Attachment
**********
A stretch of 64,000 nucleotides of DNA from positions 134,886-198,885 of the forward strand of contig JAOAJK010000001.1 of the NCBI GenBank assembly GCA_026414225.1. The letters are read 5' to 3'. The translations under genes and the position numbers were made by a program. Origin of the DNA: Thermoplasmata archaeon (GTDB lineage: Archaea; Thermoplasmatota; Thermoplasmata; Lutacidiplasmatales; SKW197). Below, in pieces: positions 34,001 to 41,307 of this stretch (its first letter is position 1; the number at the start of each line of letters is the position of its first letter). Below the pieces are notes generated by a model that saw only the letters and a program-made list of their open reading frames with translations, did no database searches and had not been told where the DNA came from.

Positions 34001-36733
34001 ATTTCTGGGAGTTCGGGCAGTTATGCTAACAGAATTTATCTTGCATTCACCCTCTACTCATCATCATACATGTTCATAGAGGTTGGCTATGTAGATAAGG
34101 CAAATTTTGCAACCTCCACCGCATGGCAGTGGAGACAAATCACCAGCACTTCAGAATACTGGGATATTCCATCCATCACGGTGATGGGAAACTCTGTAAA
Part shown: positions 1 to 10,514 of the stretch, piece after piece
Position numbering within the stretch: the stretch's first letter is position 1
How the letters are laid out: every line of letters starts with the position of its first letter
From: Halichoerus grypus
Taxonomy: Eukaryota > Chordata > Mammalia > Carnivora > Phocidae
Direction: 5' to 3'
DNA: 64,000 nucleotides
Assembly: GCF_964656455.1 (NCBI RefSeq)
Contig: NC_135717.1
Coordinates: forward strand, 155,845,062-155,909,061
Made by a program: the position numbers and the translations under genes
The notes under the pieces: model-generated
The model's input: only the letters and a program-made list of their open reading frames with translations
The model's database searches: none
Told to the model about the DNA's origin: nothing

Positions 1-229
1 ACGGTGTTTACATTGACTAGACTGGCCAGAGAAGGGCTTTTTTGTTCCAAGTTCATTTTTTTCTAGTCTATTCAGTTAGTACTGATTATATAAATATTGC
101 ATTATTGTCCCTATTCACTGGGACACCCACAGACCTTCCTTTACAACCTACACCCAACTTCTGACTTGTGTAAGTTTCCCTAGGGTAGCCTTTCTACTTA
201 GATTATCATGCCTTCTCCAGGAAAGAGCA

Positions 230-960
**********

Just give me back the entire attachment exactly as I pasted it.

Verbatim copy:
A stretch of 64,000 nucleotides of DNA from positions 134,886-198,885 of the forward strand of contig JAOAJK010000001.1 of the NCBI GenBank assembly GCA_026414225.1. The letters are read 5' to 3'. The translations under genes and the position numbers were made by a program. Origin of the DNA: Thermoplasmata archaeon (GTDB lineage: Archaea; Thermoplasmatota; Thermoplasmata; Lutacidiplasmatales; SKW197). Below, in pieces: positions 34,001 to 41,307 of this stretch (its first letter is position 1; the number at the start of each line of letters is the position of its first letter). Below the pieces are notes generated by a model that saw only the letters and a program-made list of their open reading frames with translations, did no database searches and had not been told where the DNA came from.

Positions 34001-36733
34001 ATTTCTGGGAGTTCGGGCAGTTATGCTAACAGAATTTATCTTGCATTCACCCTCTACTCATCATCATACATGTTCATAGAGGTTGGCTATGTAGATAAGG
34101 CAAATTTTGCAACCTCCACCGCATGGCAGTGGAGACAAATCACCAGCACTTCAGAATACTGGGATATTCCATCCATCACGGTGATGGGAAACTCTGTAAA
Part shown: positions 1 to 10,514 of the stretch, piece after piece
Position numbering within the stretch: the stretch's first letter is position 1
How the letters are laid out: every line of letters starts with the position of its first letter
From: Halichoerus grypus
Taxonomy: Eukaryota > Chordata > Mammalia > Carnivora > Phocidae
Direction: 5' to 3'
DNA: 64,000 nucleotides
Assembly: GCF_964656455.1 (NCBI RefSeq)
Contig: NC_135717.1
Coordinates: forward strand, 155,845,062-155,909,061
Made by a program: the position numbers and the translations under genes
The notes under the pieces: model-generated
The model's input: only the letters and a program-made list of their open reading frames with translations
The model's database searches: none
Told to the model about the DNA's origin: nothing

Positions 1-229
1 ACGGTGTTTACATTGACTAGACTGGCCAGAGAAGGGCTTTTTTGTTCCAAGTTCATTTTTTTCTAGTCTATTCAGTTAGTACTGATTATATAAATATTGC
101 ATTATTGTCCCTATTCACTGGGACACCCACAGACCTTCCTTTACAACCTACACCCAACTTCTGACTTGTGTAAGTTTCCCTAGGGTAGCCTTTCTACTTA
201 GATTATCATGCCTTCTCCAGGAAAGAGCA

Positions 230-960